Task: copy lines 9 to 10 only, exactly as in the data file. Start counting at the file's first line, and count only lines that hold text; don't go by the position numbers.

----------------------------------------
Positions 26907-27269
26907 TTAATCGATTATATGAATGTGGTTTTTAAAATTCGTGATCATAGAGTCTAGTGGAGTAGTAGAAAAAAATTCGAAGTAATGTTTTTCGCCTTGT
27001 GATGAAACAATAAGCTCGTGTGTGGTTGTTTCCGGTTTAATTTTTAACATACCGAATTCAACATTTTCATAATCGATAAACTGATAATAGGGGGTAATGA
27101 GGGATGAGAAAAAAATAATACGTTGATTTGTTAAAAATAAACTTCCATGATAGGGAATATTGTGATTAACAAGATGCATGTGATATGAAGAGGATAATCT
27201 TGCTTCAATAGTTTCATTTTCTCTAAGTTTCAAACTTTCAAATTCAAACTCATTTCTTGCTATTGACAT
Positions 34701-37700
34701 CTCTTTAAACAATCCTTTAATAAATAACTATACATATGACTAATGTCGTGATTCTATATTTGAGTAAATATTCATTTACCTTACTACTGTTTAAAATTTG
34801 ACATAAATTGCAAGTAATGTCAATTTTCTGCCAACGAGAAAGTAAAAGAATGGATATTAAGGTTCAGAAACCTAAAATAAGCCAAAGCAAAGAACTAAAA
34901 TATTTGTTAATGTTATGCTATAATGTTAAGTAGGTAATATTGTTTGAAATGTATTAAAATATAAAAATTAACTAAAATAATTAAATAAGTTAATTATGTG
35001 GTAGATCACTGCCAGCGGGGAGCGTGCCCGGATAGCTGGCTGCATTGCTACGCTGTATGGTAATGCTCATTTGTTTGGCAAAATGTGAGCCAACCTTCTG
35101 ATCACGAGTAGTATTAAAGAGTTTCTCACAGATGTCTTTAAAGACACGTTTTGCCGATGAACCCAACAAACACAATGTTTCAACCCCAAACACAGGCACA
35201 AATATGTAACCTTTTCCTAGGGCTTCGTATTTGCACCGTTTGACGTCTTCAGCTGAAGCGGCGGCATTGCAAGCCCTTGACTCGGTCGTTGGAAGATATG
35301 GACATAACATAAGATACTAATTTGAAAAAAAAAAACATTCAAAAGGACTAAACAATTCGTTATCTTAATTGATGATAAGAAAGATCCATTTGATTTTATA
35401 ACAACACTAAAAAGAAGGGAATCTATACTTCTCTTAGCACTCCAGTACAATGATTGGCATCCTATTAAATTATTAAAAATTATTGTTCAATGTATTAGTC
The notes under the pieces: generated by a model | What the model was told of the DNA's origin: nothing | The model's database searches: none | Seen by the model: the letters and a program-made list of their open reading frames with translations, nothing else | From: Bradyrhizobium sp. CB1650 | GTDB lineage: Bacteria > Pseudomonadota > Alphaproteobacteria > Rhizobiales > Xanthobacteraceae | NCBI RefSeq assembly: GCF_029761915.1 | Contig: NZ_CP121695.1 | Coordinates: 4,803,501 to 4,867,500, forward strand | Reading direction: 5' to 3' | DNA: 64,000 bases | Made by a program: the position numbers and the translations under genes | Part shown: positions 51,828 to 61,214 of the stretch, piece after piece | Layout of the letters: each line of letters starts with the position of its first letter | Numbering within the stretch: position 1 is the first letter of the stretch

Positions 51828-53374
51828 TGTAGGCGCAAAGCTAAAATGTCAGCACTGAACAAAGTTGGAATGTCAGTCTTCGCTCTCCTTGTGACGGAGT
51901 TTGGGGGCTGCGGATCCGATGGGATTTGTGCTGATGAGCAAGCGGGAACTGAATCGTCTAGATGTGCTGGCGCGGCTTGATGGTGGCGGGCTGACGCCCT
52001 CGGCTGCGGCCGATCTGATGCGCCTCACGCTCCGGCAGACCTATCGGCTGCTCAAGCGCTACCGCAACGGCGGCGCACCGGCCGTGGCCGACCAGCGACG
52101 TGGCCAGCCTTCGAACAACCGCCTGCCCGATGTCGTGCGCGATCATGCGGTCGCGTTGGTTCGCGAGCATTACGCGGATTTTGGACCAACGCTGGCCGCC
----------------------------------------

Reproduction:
34901 TATTTGTTAATGTTATGCTATAATGTTAAGTAGGTAATATTGTTTGAAATGTATTAAAATATAAAAATTAACTAAAATAATTAAATAAGTTAATTATGTG
35001 GTAGATCACTGCCAGCGGGGAGCGTGCCCGGATAGCTGGCTGCATTGCTACGCTGTATGGTAATGCTCATTTGTTTGGCAAAATGTGAGCCAACCTTCTG